Growing up, my folks had a round oak pedestal dining room table. The truly magic thing about round tables is this—there’s always room for one more. And so our Circle—that small email support group with Judy, Janice, and Valerie—expanded to include one more, Michelle. At first she kept referring to me as Ms. Jance. I finally convinced her that as far as the Circle was concerned, Judy would do just fine.

For months now, we’ve kept each other in our thoughts and prayers. Our notes back and forth haven’t just been about health issues. We’ve talked about things going on in our lives, and it turns out we have a lot in common. A discussion of hobbies means that Valerie now has one of Bill’s oil paintings—one featuring one of our bright prink roses—hanging in her Tucson home. We learned that before the pandemic,Ted and Valerie and Janice and Frank had often eaten at the same Tuscon-based casino without ever having actually met. It turns out Michelle, too, has a favorite nearby casino where she can find respite, camaraderie, and comfort.

In our emails, as we followed updates on Texas Ted’s condition, we also discussed the good, the bad, and the ugly of getting older. We’ve talked about pets. Janice and I are into dogs. Janice and Frank have a recently rescued canine named Benji. Michelle favors kitties. We’ve discussed plumbing issues—problems with broken pipes, non-working pumps, and inside water leaks. While attempting to replace a smoke-alarm battery in the middle of the night a week or so ago, Tucson Ted missed the last step on a ladder and landed on Valerie. Neither of them was seriously injured, but Janice and I both chimed in touting on the soothing magic of Arnica when it comes to painful bruising. And it turns out aging parents aren’t the only ones with health issues. During this time Ted and Valerie’s son in Colorado also had a scary non-Covid hospital encounter.

Eventually both Tucson Ted and Frank recuperated enough to come home, but all the while, Michelle—the hero of the piece—continued to wage her lonely battle. With Ted being moved from facility to facility far from home, she sometimes drove up to three hundred miles a day, just to catch a glimpse of her husband through the window of his room. She sometimes made those solo journeys on rural roads in terrible weather conditions. Does anyone remember what winter was like in Texas this past January and February? On one of those drives, she ended up spinning out. She wasn’t hurt, but her vehicle was totaled.

Two weeks ago, Ted’s doctors in Texas were talking about releasing him from his most recent rehab facility. Michelle was concerned about that because, the last time he had been sent home from a hospital he hadn’t been ready and had to be rushed back by ambulance a day or so later. Then a week ago, with his proposed release date only a day or so away, a late-night call came from the hospital telling Michelle that Ted was gone. It was days after learning of his death before she was finally able to speak to one of his nurses. She said that Ted had been doing well and chatting with his night nurse earlier in the evening. An hour or so later he was found to be unresponsive. The doctors say that it’s likely that he suffered a stroke while sleeping and simply passed away. At that point, all of Ted’s personal effects had gone missing. That same caring nurse went searching for them. Eventually she found them stacked on a wheelchair and tucked away in a closet. She was the one who made certain they were returned.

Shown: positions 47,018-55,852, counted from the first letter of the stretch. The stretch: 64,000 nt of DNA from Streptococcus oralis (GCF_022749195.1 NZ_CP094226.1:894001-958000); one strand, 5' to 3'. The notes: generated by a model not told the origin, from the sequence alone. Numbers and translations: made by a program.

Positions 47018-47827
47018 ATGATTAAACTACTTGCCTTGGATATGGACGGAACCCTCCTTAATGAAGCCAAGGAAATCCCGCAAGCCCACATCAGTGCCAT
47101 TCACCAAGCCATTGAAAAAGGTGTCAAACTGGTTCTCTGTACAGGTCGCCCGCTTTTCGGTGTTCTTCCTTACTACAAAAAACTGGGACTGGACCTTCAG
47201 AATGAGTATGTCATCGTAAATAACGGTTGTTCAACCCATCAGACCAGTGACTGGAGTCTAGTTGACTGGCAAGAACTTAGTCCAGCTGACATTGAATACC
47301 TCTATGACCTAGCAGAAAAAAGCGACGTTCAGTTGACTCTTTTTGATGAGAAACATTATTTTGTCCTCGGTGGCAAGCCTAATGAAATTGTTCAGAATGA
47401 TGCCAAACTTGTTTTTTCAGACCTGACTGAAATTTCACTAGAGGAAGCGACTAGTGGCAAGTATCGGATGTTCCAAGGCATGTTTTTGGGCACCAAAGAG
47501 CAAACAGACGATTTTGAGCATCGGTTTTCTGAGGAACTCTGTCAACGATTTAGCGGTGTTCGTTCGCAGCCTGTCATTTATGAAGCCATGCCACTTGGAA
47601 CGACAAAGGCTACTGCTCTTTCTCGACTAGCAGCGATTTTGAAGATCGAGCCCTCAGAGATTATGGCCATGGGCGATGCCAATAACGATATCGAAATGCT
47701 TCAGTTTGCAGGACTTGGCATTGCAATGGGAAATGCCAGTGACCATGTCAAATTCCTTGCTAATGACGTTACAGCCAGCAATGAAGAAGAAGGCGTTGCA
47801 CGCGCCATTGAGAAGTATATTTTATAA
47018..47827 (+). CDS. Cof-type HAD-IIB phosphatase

So now Michelle is dealing with all the aftermath of Ted’s final illness—starting with filling out all the necessary paperwork, sorting through files, and making arrangements to sell their home. Ted’s son is currently visiting from out of town to help her. Both Janice and I have some experience with the death of a spouse, but at this point the other members of the Circle are making sure our affairs are in order.

Of the four of us, I’m the only one who ever knew my mother. I’ve met both Janice and Valerie. Although they live only a matter of miles apart in Tucson, vaccine considerations mean that they have not yet met in person, and none of the three of us have ever laid eyes on Michelle. Nonetheless, we know her and care for her, and we’re all grieving for her. Wherever she ends up, she’ll have the Circle lingering in the background and cheering her on.

My mother never in her life sent a single email or signed up for Facebook, but with the Circle, Evie Busk definitely has an on-line presence, and I’m pretty sure she would have put her personal stamp of approval on our little Circle.

And it turns out there are times when my Evieing it can be a real blessing.